Study Background and Objectives: In the U.S. the majority of heart disease deaths are in women, not men. Much of the gender disparity in cardiovascular disease (CVD) rates relate to the burden of cardiovascular risk in women after the menopause. Depression has been associated with an increased risk for CVD morbidity and mortality. Even histories of recurrent depression in individuals currently free of depression are associated with elevated cardiovascular risk. Understanding the depression-CVD link may have particular relevance for women since women experience depression at a rate twice that of men. Substantial convergent evidence indicates that ovarian failure (estrogen deprivation) is one likely mechanism contributing to both CVD and depression in women. The perimenopause, a time associated with a two-fold increase in rates of depression, may provide an ideal opportunity for studying the causes of elevated CVD risk and depression in women.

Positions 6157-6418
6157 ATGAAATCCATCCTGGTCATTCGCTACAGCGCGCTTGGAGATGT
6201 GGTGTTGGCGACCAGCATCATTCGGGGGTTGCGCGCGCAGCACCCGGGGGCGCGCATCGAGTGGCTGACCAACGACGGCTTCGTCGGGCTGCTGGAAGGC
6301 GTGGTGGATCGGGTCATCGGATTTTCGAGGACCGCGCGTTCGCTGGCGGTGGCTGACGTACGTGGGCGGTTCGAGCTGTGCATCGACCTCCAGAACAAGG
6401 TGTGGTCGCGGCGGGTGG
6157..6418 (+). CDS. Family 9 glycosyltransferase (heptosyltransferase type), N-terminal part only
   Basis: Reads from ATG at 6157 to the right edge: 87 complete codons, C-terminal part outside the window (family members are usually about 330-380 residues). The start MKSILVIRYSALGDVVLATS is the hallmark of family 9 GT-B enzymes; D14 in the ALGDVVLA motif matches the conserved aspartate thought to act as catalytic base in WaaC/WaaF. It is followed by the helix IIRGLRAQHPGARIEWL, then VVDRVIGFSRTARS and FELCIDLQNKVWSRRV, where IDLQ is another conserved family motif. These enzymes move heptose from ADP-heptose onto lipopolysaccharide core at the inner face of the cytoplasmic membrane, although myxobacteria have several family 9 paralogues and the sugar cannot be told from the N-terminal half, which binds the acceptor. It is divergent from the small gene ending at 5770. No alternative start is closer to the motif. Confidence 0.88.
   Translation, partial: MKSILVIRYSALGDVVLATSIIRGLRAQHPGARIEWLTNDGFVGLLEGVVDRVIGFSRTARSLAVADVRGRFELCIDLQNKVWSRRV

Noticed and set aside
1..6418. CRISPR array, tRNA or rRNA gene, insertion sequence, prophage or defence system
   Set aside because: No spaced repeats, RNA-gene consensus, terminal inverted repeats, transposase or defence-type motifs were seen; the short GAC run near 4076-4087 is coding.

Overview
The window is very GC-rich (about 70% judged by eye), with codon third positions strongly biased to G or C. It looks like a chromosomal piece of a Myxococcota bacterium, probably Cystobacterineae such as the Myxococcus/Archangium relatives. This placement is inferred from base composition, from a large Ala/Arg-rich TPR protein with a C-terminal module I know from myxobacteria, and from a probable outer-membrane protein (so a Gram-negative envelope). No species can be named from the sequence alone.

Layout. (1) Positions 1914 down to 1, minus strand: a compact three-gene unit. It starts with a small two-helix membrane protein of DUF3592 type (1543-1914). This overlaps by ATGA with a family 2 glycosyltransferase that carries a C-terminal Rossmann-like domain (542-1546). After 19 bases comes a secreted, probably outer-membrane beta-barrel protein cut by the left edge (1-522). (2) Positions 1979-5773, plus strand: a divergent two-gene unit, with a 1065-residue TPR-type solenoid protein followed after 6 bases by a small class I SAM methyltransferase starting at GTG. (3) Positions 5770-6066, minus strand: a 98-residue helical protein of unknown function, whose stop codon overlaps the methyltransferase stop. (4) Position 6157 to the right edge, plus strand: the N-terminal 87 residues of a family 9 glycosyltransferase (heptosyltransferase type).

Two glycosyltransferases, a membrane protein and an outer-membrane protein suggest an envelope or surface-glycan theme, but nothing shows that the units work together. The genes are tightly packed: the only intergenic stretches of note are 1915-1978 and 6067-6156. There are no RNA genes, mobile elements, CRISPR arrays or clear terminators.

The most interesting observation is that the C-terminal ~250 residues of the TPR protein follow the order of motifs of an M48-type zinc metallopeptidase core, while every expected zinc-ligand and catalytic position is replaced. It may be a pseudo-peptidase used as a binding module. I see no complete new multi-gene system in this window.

The primary objective of this study is to examine the protective role of estradiol in the development of depressive symptoms and the progression of cardiovascular risk in perimenopausal women with or without histories of depression. This study, funded by the National Institutes of Health, is a 12 month, randomized, placebo-controlled trial designed to examine the efficacy of transdermal estradiol (100 ug/day) for measures of CVD risk and depression.
We predict that women susceptible to depression will be particularly vulnerable to the acceleration of CVD in the context of the perimenopause and, consequently, will show differentially greater benefit of estradiol treatment during the menopause transition for both indices of cardiovascular risk (e.g. inflammation, endothelial function, stress reactivity), as well as depressive symptoms.
The PERT study is approved by the UNC Institutional Review Board, IRB #10-0542 and has been approved since 4/11/10 with the last renewal 3/04/11.
Please see http://www.psychiatry.unc.edu/wmd/research/perimenopausal-research-studies or www.pertstudy.com for more information.